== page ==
Expanding on its exclusive partnership with Magic Leap, AT&T is developing a version of DirecTV Now, its OTT-TV service, that will run on the startup's augmented reality platform and display up to four live video streams in the user's field of view.
Speaking Wednesday at the LEAPCon event in Los Angeles, AT&T Communications CEO John Donovan said AT&T has already created a working version of DirecTV Now for Magic Leap Inc. 's AR headset/platform and expects to launch it as an "enhancement" to the DirecTV Now offer sometime next year.
Donovan likened it to "live television without a television... It could radically reshape how you view television."
Here's the demo AT&T Inc. (NYSE: T) showed at LEAPCon:
The DirecTV Now integration expands on an exclusive, retail-focused deal that AT&T and Magic Leap announced in July. AT&T, which also made a strategic investment in Magic Leap, will be the exclusive wireless distributor of Magic Leap consumer products in the US, with an initial focus on stores in Atlanta, Boston, Chicago, Los Angeles and San Francisco. (See AT&T Invests in Magic Leap, Strikes Exclusive Consumer Deal.)
Magic Leap began to take orders on the company's pricey ($2,295) One Creator Edition in August. Magic Leap's product for the mainstream, called Magic Leap Two, will support AT&T's forthcoming 5G network and launch with demo stations that will give consumers a chance to try before they buy. (See Magic Leap Jumps to the 5G Future.)
Donovan called Magic Leap an important part of AT&T's "5G story."
"This is a really big thing for AT&T, because if you think about what we do in networking, we're always looking for something that's going to take our network, from a user perspective, to another level," he said. "We want to go into these new frontiers."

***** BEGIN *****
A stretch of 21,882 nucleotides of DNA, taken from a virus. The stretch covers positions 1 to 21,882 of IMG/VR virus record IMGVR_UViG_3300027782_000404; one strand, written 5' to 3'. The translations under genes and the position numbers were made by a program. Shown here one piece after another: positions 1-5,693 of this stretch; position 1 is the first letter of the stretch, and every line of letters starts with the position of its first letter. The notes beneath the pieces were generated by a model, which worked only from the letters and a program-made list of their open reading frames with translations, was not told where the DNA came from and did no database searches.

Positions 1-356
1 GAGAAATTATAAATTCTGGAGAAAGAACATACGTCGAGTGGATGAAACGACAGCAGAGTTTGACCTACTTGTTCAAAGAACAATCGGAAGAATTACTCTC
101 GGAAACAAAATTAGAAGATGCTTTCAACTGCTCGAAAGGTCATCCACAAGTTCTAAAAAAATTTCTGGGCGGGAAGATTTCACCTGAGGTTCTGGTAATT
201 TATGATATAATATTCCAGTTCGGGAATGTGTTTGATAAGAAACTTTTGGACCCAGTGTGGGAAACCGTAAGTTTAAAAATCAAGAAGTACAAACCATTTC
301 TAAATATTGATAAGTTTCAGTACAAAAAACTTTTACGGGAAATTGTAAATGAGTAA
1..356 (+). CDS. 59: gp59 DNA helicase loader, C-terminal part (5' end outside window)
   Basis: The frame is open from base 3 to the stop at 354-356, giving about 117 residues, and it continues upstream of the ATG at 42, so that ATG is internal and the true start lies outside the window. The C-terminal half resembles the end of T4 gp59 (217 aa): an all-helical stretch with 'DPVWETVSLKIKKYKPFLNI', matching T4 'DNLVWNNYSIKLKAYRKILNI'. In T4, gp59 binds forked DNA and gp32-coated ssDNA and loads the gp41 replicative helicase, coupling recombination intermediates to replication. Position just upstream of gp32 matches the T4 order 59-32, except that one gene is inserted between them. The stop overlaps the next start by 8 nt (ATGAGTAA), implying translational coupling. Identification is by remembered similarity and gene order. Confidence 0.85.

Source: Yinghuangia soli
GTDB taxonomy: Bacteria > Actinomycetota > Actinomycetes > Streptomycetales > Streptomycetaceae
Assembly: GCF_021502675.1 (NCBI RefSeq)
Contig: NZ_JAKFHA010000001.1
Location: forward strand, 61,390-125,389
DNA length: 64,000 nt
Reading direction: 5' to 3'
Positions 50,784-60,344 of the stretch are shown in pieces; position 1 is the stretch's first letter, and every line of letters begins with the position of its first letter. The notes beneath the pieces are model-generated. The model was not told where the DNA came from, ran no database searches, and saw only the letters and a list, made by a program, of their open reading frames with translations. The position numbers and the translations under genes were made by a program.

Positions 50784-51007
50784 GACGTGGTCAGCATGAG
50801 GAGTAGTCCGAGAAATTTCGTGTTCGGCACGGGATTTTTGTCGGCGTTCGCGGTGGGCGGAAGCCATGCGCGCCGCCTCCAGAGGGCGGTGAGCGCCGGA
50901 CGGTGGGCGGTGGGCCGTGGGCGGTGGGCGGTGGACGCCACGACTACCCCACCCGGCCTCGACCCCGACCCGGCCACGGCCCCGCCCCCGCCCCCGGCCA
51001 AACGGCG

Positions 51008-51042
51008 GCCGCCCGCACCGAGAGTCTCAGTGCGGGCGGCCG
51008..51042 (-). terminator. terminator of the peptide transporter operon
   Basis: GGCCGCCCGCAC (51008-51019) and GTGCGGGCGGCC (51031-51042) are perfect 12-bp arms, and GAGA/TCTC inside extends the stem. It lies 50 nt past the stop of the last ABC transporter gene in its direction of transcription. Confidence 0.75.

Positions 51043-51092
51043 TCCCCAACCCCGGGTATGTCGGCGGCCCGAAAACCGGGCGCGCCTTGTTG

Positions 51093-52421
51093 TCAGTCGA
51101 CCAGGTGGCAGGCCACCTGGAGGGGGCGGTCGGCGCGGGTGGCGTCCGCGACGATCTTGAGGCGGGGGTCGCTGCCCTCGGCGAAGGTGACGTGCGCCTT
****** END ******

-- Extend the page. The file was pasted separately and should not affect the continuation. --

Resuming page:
Donovan also likened AT&T's exclusive deal with Magic Leap to the one it had with Apple for the launch of the original iPhone in 2007.
"This has a very similar feel," he said. "It has [that] feel, because it's a new platform."
Donovan is also hopeful that the connection with Magic Leap's platform and the apps and services it will spawn will help to drive network usage in the same way that it did with the smartphone.
According to Donovan, AT&T saw network usage surge 360,000% during an 11-year period that started with the debut of the iPhone.
"This feels a lot like it felt back in those early days," the AT&T exec said.
AT&T has plans to launch 5G in a dozen cities this year. It also announced that it is building a 5G "test zone" for Magic Leap's campus in Plantation, Fla., where developers and creators can test apps and services that tie together the network and Magic Leap's platform. (See AT&T Adds New 5G Cities, Names Infrastructure Vendors and AT&T: We're Not Only Focused on mmWave for 5G.)
"The 5G network is really starting to come to life right now," Donovan said.
— Jeff Baumgartner, Senior Editor, Light Reading